2018 IB Economics Exam Tips

– from an examiner

As the exams are less approaching, I thought to give you some tips about how to tackle them. Many students forget that with a little more focus and a better exam strategy they can secure the much needed marks.

As your grades are based on these marks, and most usually your uni application also depends on your overall IB points, it’s essential to have a good understanding of what to do when it comes to showing your IB Economics knowledge in the external assessment (the written exams), which give 80% of your final grade.

General Tips for All 3 Exams

Something many students forget to do is to check out the command terms. These are at the end of the IB Economics guide (pp.96-97) and all the questions in the exam are using one of these. If you know what these mean to the IB, then you can also produce better answers.

The most common reasons for losing points:

  • Irrelevant and inaccurate diagrams (or not presenting it when there should be one).

  • Inaccuracies (mostly common in Paper 3)

  • Calculation errors – learn how to use that calculator pls… (again Paper 3)

  • Forgetting mentioning relevant examples

  • Presenting your knowledge: I do suggest that you take a little time to plan your essay answers not to produce messy responses.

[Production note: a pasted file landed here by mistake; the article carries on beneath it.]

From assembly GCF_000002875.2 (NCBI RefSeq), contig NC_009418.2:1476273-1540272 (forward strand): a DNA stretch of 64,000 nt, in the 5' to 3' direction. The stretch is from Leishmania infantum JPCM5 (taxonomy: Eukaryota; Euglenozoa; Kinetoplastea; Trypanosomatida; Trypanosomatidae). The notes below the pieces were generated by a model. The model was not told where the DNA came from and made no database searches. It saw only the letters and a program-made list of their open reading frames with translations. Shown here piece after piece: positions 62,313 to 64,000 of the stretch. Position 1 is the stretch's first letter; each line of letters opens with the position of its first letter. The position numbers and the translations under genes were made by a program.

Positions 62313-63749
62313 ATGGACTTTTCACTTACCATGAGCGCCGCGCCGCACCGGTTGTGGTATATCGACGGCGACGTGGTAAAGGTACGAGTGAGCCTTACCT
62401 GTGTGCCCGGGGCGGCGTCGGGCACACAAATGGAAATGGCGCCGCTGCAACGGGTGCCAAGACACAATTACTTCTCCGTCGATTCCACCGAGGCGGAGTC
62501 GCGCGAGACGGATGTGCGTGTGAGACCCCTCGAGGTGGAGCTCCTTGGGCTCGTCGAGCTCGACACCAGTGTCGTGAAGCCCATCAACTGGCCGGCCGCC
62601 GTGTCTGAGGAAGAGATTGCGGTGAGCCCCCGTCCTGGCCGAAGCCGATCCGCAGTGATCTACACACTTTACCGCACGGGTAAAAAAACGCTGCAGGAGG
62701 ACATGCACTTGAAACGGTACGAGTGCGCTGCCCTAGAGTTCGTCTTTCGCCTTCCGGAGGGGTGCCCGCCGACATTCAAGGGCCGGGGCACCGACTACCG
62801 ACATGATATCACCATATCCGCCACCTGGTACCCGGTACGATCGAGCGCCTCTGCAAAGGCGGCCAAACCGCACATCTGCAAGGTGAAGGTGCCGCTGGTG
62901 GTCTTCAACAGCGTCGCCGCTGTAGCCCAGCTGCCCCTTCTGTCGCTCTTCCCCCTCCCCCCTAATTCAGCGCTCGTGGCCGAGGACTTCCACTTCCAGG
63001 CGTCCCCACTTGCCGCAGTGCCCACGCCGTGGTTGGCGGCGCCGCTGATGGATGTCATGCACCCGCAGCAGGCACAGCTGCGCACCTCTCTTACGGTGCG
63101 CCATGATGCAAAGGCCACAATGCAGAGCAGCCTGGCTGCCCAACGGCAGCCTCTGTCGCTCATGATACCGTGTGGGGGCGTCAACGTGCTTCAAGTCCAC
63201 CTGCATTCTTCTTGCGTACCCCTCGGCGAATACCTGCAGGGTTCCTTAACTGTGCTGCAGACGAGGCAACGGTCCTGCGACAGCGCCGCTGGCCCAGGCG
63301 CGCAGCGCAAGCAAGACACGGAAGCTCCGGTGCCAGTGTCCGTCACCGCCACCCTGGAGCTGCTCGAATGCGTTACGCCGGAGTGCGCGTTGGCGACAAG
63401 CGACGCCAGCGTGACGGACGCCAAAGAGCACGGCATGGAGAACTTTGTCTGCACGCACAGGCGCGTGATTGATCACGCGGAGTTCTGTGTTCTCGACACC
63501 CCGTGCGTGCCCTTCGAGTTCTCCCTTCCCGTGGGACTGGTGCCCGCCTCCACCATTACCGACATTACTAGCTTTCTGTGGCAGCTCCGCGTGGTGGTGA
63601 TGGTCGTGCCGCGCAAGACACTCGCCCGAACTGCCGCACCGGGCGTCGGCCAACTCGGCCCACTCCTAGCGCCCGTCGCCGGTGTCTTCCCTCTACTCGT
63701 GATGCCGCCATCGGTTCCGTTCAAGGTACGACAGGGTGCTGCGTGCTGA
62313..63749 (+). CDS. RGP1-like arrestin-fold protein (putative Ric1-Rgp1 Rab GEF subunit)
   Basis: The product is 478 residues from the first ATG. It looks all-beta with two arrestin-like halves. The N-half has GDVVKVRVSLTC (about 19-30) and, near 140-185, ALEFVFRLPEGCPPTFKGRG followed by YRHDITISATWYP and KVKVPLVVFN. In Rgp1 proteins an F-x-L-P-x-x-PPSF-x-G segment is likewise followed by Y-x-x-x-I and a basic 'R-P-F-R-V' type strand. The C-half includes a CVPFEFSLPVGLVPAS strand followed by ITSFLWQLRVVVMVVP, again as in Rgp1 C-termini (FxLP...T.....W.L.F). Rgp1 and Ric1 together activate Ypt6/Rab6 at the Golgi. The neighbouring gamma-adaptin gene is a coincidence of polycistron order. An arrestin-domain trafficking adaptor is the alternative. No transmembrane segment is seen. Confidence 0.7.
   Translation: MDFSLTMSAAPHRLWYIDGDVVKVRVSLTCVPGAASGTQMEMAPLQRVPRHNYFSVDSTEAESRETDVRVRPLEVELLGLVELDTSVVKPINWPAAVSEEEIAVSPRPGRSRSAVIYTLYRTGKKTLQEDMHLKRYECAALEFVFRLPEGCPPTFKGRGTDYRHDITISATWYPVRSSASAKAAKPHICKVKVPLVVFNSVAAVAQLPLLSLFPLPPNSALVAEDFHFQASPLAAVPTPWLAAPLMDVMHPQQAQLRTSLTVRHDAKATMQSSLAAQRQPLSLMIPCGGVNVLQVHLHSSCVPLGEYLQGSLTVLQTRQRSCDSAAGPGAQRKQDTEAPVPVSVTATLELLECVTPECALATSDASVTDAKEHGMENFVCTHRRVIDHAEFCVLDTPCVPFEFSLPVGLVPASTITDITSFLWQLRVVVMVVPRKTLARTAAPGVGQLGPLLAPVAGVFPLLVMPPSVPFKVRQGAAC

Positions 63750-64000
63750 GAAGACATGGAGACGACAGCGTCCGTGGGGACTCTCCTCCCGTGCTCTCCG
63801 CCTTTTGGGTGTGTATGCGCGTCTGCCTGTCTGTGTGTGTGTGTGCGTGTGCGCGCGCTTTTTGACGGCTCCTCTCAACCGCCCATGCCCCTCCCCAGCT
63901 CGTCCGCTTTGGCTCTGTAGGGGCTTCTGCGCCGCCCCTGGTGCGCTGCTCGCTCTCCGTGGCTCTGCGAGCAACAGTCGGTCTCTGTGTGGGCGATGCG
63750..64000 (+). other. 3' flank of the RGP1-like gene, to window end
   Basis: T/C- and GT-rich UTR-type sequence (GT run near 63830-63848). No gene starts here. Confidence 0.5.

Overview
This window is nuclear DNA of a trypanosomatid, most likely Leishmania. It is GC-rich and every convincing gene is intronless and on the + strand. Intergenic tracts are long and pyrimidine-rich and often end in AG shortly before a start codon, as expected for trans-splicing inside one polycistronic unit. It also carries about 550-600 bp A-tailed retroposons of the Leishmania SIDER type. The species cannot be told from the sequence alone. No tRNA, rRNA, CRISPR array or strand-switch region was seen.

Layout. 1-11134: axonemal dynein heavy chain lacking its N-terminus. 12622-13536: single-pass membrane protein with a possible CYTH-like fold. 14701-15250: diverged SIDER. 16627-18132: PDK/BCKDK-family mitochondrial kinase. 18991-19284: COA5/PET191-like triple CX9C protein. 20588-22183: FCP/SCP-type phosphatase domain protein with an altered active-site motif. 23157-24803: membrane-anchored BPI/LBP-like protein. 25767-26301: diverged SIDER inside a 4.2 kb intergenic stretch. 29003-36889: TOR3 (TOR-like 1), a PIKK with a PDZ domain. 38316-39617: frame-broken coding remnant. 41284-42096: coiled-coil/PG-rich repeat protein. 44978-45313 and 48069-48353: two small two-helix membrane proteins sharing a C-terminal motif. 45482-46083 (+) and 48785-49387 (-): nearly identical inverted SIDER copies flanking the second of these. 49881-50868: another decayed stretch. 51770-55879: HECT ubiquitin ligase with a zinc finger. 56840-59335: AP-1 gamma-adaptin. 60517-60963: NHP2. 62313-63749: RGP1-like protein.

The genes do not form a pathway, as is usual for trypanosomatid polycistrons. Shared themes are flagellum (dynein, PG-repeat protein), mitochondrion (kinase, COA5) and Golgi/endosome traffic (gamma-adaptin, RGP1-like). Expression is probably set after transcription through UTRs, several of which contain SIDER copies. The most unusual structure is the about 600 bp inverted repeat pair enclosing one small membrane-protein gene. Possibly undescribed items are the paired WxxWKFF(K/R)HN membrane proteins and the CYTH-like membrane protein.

• Finally, but most importantly: lack of clear knowledge…

OK, what can we do about this last one??? What if you don’t have that clear knowledge of everything?

First, don’t panic!

Second: let me know if I can help: [email protected]

Paper 1 Exam Strategy Tips

Once the 5 min. reading time is over, but before you’d start answering the questions, make sure you sketch a short draft of your essay answers. This should not take more than a minute per question but will help you stay focused.

If you feel stuck, then go for the question(s) that you think you can produce a good answer at part b), as it’s worth a lot more marks.

The exam is 90 min. long. Hence try to split time equally between Section A (micro) and Section B (macro). When answering a question, try to allocate at least 25 min. to part b) as that account for 50% more marks [15] than part a) [10].

What to include in your essay answers:

  1. Always start with defining all the economic terms in the questions.
  2. Explanation + diagrams: your explanation of the economic concept in question should be so clear that someone without prior economics knowledge should understand most of it. In 99% of the cases there is a relevant diagram that you can draw. If you’re not sure what diagram to show, you’d better not waste time on something that might turn out irrelevant. However, if you know how to draw a relevant diagram, make sure to do the following:
    • Apply correct labelling on all curves AND the axes
    • Make sure you explain what is going on in your diagram(s)
  3. Real-life examples: the reason why this is important is that you should be able to show that you understand why all the above mentioned economic theory is useful for us, who live in a real world (and not in simplified economic models). If you are not giving examples, (i.e. if you don’t connect the theory to real-life), then your knowledge of economic concepts is not very useful. That is why it’s essential to give real-life examples. Also, real-life examples should be real → so please avoid making up examples yourself.